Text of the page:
Government-assessed property values surge

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Government-assessed property values surge


Government-assessed value on properties has gone up thanks to a revitalized market.

According to the Ministry of Land Infrastructure and Transport, assessed real estate prices have seen the sharpest rise in seven years, increasing 4.63 percent compared to a year ago.

The last time assessed property value grew at a much higher rate was in 2008, right before the global financial crisis when it increased 9.9 percent year-on-year.

This year the assessed value on real estate grew particularly sharply in the provinces rather than in the greater Seoul area.

The greater Seoul area compared to a year ago saw a 3.62 percent increase, which is lower than the nation’s average growth.

However, when excluding neighboring Gyeonggi and Incheon, property prices in Seoul reported a rise almost equivalent to the nation’s average, up 4.47 percent.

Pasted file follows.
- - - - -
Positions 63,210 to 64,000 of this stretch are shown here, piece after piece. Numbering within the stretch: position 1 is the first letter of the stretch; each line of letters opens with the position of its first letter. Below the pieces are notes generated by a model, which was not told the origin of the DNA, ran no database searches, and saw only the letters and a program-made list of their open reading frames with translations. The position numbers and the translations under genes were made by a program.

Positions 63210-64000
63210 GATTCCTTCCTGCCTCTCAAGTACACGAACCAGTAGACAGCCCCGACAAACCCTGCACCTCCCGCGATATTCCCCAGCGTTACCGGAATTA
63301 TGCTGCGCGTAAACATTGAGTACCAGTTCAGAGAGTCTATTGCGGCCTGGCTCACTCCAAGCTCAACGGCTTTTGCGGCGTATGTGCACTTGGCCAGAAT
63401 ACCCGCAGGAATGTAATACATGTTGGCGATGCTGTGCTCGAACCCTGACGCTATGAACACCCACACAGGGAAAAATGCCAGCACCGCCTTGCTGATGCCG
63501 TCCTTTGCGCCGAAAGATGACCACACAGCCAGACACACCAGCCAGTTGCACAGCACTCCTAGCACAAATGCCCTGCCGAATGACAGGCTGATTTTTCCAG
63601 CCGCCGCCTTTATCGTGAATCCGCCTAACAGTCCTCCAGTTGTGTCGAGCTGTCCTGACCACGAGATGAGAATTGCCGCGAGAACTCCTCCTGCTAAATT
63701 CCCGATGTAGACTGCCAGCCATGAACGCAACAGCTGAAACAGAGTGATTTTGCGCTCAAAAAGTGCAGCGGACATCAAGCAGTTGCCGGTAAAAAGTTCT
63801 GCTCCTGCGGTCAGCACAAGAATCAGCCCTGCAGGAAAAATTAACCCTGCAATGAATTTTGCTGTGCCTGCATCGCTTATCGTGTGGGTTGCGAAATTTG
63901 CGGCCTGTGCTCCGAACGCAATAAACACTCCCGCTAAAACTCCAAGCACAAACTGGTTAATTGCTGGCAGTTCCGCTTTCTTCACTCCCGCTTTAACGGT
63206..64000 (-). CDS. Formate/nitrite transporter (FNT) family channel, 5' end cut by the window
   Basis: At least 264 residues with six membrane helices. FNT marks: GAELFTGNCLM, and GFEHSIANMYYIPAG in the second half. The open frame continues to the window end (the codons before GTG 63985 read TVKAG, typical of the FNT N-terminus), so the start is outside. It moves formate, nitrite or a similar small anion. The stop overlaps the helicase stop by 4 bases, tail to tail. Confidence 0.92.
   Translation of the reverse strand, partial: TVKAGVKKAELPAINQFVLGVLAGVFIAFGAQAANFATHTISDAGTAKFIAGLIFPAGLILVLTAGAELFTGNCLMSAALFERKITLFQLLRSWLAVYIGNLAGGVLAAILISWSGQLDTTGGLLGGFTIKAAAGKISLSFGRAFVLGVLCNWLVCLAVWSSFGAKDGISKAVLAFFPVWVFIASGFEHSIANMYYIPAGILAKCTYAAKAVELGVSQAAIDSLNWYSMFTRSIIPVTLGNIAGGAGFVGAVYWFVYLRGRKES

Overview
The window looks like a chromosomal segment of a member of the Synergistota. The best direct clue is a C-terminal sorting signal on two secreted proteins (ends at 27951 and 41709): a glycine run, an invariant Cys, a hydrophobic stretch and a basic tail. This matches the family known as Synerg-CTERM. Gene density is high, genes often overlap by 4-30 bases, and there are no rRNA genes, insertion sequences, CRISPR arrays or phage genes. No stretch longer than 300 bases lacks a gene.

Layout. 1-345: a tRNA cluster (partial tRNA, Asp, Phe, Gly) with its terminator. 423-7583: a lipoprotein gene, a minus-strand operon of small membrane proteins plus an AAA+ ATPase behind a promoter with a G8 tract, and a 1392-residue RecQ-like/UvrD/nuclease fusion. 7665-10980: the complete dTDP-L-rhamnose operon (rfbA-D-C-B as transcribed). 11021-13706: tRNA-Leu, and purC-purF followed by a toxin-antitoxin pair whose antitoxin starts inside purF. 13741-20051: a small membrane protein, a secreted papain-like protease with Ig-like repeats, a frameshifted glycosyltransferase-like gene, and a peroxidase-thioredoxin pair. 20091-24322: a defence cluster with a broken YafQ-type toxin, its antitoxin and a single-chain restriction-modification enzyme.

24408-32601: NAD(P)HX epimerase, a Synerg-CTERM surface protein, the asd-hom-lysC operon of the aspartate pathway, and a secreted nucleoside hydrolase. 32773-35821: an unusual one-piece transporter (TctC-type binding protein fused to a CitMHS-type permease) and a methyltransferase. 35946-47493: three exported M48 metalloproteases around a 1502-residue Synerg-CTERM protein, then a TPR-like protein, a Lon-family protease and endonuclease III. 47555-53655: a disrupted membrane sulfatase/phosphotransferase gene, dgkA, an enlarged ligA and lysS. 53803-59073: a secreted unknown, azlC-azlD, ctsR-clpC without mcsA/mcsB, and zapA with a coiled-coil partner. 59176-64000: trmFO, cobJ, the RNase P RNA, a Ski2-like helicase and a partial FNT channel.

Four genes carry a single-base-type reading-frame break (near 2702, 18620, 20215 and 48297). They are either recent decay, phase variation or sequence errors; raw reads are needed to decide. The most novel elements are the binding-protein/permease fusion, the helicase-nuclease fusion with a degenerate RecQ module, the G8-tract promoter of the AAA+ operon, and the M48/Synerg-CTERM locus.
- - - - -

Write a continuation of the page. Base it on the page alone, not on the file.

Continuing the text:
Gyeonggi property prices gained more slowly, up 2.91 percent, while Incheon trailed behind with 2.72 percent.

The rural areas that exclude greater Seoul and major cities saw a 6.81 percent year-on-year increase.

“Active development businesses in Sejeong, Uljin and Yecheon in North Gyeongsang, Yeonggwang in North Jeolla and Ulsan, have been contributing to the sharp rise in property prices,” said Park Jong-won, in the ministry’s Real Estate Evaluation Department.

In fact, the administrative city Sejong has enjoyed the sharpest growth of 20.81 percent. The ministry contributed to government relocations to the city, which helped increase the population there while adding to the local development business.

Yecheon in North Gyeongsang enjoyed the second-highest growth in the country after Sejong, increasing 17.6 percent year-on-year. Yeonggwang in North Jeolla came in third with 14.79 percent, while Uljin in North Gyeongsang and Dong-District in Ulsan trailed tightly with 14.72 percent and 14.71 percent, respectively.

The ministry said property prices in Yecheon went up with a new city establishment plan under way.

Jeju saw its values go up 12.46 percent thanks to continuous investment from foreign businesspeople, most of whom are Chinese, and demand for low-priced houses.

However, not every neighborhood has enjoyed the benefits of the recent upswing. Deukyang District in Goyang, Gyeonggi, saw its assessed value step back 0.33 percent compared to the previous year, while neighboring Suh District in Ilsan, Gyeonggi, saw its property prices inch down 0.1 percent.

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